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CHAP. moft remarkable instance of which was in

one thousand fix hundred and fixty-one, in
the case of lord Shrewsbury, earl of Water-
ford and Wexford in Ireland, which has
been cited in the foregoing remarks.

In England, as I heard from a very in. telligent officer of the house of lords, to whom I owe much information, the judges do not regularly attend to carry bills, unless it be such as relate to the royal family; nor at any other time unless when they are particularly called upon in a body:

The carrying of bills is generally allotted in England to the masters in chancery; two of the college of twelve masters regularly attend for that purpose: in Ireland a rota is established, by which two judges always attend, and carry money bills ; common bills are carried by the four masters in chancery; and two judges are occasionally ordered to remain in town, who are excused from the circuits for this and other purposes.

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I have had the presumption to hazard a CHAP. conjecture, that this custom of the judges carrying bills originated from the ancient practice of their forming the resolutions of the two houses into bills at the end of the session, which was the early mode of framing laws, nor have modern times, perhaps, devised a better mode of legislation.

The orders of the lords of Ireland * are so accurately transcribed from those in Eng


* The standing orders of the lords, in both kingdoms, contain no regulations for the trials of peers. From the commencement of the journals there are but two instances of these trials in Ireland, viz. of vis. count Neterville in 1743 ; and of lord Santry near that period, whose trial is not recorded in the journals, as lord Santry was tried in the lord high steward's court in the interval of parliament. Both of them were indicted for murder : the former was acquitted; the latter found guilty, but pardoned as to his life; though the title and estate were forfeited, as murder of malice prepenfe was made high treason in Ireland by an act of the íoth of Hen. VII. C. 21.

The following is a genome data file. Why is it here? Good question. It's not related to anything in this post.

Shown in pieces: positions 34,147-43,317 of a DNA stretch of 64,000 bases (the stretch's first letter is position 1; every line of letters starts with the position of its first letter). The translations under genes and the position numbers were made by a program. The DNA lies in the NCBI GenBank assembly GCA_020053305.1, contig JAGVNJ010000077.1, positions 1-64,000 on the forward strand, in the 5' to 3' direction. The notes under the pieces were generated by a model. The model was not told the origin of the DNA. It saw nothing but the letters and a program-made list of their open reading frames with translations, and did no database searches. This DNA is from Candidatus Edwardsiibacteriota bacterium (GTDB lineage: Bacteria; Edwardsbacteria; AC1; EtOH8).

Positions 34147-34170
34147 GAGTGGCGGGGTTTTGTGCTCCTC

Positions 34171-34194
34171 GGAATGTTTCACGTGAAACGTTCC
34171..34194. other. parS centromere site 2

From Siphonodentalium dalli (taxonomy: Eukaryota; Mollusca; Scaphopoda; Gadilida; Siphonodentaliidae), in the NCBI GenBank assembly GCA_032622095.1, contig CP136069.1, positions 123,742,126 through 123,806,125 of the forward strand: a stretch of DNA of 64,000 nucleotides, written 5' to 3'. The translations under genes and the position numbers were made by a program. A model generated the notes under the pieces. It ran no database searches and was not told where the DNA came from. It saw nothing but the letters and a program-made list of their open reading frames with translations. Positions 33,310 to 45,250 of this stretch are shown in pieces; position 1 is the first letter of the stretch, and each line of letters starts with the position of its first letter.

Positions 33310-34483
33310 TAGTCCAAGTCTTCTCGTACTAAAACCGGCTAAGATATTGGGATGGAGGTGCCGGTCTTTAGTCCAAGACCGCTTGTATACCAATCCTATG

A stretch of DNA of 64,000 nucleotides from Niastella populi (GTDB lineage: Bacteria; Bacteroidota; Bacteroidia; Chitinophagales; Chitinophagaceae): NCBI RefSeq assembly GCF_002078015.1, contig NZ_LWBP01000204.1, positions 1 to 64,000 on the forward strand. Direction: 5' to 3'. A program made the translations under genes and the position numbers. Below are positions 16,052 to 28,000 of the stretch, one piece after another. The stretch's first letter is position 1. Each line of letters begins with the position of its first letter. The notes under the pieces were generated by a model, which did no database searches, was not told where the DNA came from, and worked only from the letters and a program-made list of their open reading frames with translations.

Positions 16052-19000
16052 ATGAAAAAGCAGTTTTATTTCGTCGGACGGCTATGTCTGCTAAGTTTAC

The chancellor Windham was the first, and the only high steward ever appointed in that kingdom: a circumstance noted in his epitaph in Salisbury cathedral,


CHAP. land, that very little alteration is obfervable;

and fo many of the latter have been adopted, that from memory I can only recollect one which has been omitted; namely, an order by which printing the works of peers

without their confent is declared a breach of privilege. This order, it is said, was adopted in one thousand seven hundred and twentyone, in favour of Sheffield duke of Buckinghamshire * I could wish it were adopted, as it might be an introduction to the same system of literary protection in Ireland, which prevails in England. If there be any property in which men have the most decided right, it is in the production of their own understandings : literary piracy is most disgraceful, and the pillage of the writings of other men prevents our own exertions.

On both the above trials all the lords were summoned, though till 1773 a peer might have been tried by a jury of twenty-three peers, in the high steward's court, as was the case in England before the Revolution; but in 1773 the law of king William was adopted, by which peers are now to be tried in Ireland as they are in , England.

* Johnson's Life of Pope ; Lives of the Poets, vol. iy. p. 91,



As one not the least laborious, if not the CHAP. most brilliant of noble authors, I cannot help wishing for a law in Ireland to protect literary property *.

* In the foregoing statement, that parliament which was held by King James the second in 1689-90, has been purposely omitted.

The first act of this parliament, the proceedings of which are not recorded in the Journals, was the entire repeal of Poyning's law, by which the king gave his consent to acts without the advice of the English privy council : from this circumstance, with others, that parliament was considered to be illegally convened.

I have observed, in a curious tract upon the proceedings of this pretended parliament, one act among others to prohibit the importation of coals from England, and stating the great loss farmers in the neighbourhood must sustain, by not supplying Dublin with peat, or turf as it is called, and wood, for fuel.

To the curious it may probably be acceptable to record one odd remnant of this parliament within my own memory, viz. that the robes used by king James the second were worn by the Irish viceroys till the ad. ministration of the earl of Buckinghamshire in 1777, when new robes were substituted in their place by order of his majesty,


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